Los Angeles schools close as teachers and staff begin 3-day strike

Los Angeles public school teachers continue to deal with rainy weather as their strike enters its third day in Gardena, California, U.S., on January 16, 2019. Photo by Mike Blake/REUTERS

LOS ANGELES (AP) — Tens of thousands of Los Angeles Unified School District workers walked off the job Tuesday over deadlocked contract negotiations, joining teachers in a three-day walkout that shut down the second-largest school system. from the country. .

Demonstrations began at a bus yard by members of Service Employees International Union Local 99, which represents some 30,000 teacher aides, special education aides, bus drivers, janitors, cafeteria workers and other staff. support.

Workers joined the pickets in a steady rain before dawn, demanding better wages and more staff. Some had signs saying “We keep schools safe, please respect us!” The district has more than 500,000 students from Los Angeles and all or parts of 25 other cities and unincorporated areas of the county. Nearly three quarters are Latino.

Mother Danielle Peters met with union members outside Hancock Park Elementary School, along with her children, Jack, 10, and Ella, 7. She said it’s wrong for school workers to earn as little as $15 an hour, a salary that Peters remembers earning for babysitting.

“They are underappreciated, they are underpaid and they have the most important job in the world,” he said of the support staff. “We care about them, and this is the least we can do.”

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Leaders of United Teachers Los Angeles, the union that represents 35,000 educators, counselors and other staff, pledged solidarity with the strikers.

“These are the coworkers who are the lowest paid workers in our schools and we cannot sit idly by as we constantly see them disrespected and mistreated by this district,” UTLA President Cecily Myart-Cruz said at a conference. press.

Myart-Cruz was joined by US Representative Adam Schiff, a Democrat and US Senate candidate, who said the strikers were earning “poor wages.”

“The people with some of the most important responsibilities in our schools should not have to live in poverty,” Schiff said.

Superintendent Alberto M. Carvalho accused the union of refusing to bargain and said he was willing to meet at any time of the day or night. He said a “golden opportunity” to move forward was missed on Monday.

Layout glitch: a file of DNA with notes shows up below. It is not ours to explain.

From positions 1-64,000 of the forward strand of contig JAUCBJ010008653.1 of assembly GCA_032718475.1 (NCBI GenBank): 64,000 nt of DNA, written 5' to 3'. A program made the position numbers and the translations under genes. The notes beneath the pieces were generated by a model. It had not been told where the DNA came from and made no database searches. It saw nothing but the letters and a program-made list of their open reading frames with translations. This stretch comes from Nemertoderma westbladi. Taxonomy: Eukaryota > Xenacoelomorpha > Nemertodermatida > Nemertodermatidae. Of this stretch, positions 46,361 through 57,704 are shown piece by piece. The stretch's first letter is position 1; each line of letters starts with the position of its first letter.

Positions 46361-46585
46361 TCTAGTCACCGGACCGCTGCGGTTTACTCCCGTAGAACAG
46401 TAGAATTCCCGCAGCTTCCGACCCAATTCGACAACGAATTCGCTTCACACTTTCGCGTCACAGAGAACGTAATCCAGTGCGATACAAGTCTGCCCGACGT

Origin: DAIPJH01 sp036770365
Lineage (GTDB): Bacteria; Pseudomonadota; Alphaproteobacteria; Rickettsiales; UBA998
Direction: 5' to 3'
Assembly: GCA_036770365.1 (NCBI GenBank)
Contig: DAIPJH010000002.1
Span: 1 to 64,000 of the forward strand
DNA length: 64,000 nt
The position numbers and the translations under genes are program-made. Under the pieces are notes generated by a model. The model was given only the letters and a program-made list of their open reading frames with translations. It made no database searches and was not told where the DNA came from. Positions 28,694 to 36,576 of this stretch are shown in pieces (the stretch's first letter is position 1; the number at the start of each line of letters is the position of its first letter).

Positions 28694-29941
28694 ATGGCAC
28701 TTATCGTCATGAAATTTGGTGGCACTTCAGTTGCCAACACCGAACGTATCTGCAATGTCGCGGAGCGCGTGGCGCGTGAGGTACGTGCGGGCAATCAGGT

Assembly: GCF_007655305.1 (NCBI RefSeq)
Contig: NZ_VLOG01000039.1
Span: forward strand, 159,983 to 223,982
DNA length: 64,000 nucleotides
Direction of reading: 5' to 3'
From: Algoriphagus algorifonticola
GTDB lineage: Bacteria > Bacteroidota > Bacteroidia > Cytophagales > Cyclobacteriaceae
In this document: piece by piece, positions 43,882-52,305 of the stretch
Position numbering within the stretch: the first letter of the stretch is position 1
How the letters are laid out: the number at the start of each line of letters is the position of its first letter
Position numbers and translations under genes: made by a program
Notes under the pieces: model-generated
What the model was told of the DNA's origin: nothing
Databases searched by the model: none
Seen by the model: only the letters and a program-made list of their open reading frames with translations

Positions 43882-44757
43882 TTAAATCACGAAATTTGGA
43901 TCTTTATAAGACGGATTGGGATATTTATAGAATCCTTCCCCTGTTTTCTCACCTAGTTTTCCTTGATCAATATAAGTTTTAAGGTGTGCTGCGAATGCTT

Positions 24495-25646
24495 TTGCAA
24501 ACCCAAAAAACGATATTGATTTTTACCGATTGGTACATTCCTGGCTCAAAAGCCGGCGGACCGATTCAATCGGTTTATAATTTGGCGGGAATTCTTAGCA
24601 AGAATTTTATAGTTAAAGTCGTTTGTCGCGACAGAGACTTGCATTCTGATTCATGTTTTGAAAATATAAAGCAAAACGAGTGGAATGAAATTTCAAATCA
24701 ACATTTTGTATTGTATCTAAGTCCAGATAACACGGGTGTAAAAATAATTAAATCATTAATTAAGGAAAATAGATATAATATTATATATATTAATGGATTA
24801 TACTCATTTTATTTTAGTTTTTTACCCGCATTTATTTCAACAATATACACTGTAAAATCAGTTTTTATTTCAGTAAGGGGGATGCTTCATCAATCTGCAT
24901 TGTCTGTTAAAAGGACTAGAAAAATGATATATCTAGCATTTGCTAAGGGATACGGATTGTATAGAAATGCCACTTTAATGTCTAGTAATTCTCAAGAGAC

“I think this strike could have been avoided. But it can’t be avoided without people talking to each other,” he said.

Local 99 said Monday night it was in talks with state labor regulators about allegations that the district engaged in misconduct that has impeded workers’ rights to engage in legally protected union-related activities.

“We want to make it clear that we are not in negotiations with LAUSD,” the union said in a statement. “We remain engaged in the stalemate process with the state.”

Those talks would not prevent a strike, the statement said.

During the strike, about 150 of the district’s more than 1,000 schools are expected to remain open with adult supervision but no instruction, so students have somewhere to go. Dozens of libraries and parks, plus some “grab and go” places for students to get lunches, also planned to be open to children to take the pressure off parents now struggling to find care.

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“Schools are much more than centers of education – they are a safety net for hundreds of thousands of Los Angeles families,” Los Angeles Mayor Karen Bass said in a statement Monday. “We will make sure we do everything we can to provide the resources that families in our city need.”

Meanwhile, the workers said that striking was the only option left to them.

Instructional assistant Marlee Ostrow, who supports the strike, said she’s long overdue for a raise. The 67-year-old was hired nearly two decades ago at $11.75 an hour, and today she makes about $16. That’s not enough to keep up with inflation and rising home prices, she said, and in the meantime her role has expanded from two classrooms to five.

Ostrow blames the district’s low wages for the job openings that have accumulated in recent years.

“There’s not even anyone applying because you can make more money starting at Burger King,” he said. “A lot of people really want to help kids, and they shouldn’t be penalized for wanting to make that their life’s work.”

The union says district support staff earn, on average, about $25,000 a year and many live in poverty due to low wages or limited work hours as they battle inflation and the high cost of housing in Los Angeles County. The union is asking for a 30 percent raise. Teachers want a 20 percent pay raise in two years.

Carvalho said the district has offered a salary increase of more than 20 percent over a period of several years, along with a 3 percent bonus. In addition, the agreement would include a “massive expansion of health care benefits,” the superintendent told Fox 11 on Monday.

The strike has broad support among union members.

SEIU members have been working without a contract since June 2020, while the teachers’ contracts expired in June 2022. The unions decided last week to stop accepting extensions to their contracts.

Teachers went on a six-day strike in 2019 over salary and contract issues, but schools remained open.

Associated Press writers John Antczak in Los Angeles and Collin Binkley in Washington contributed to this report.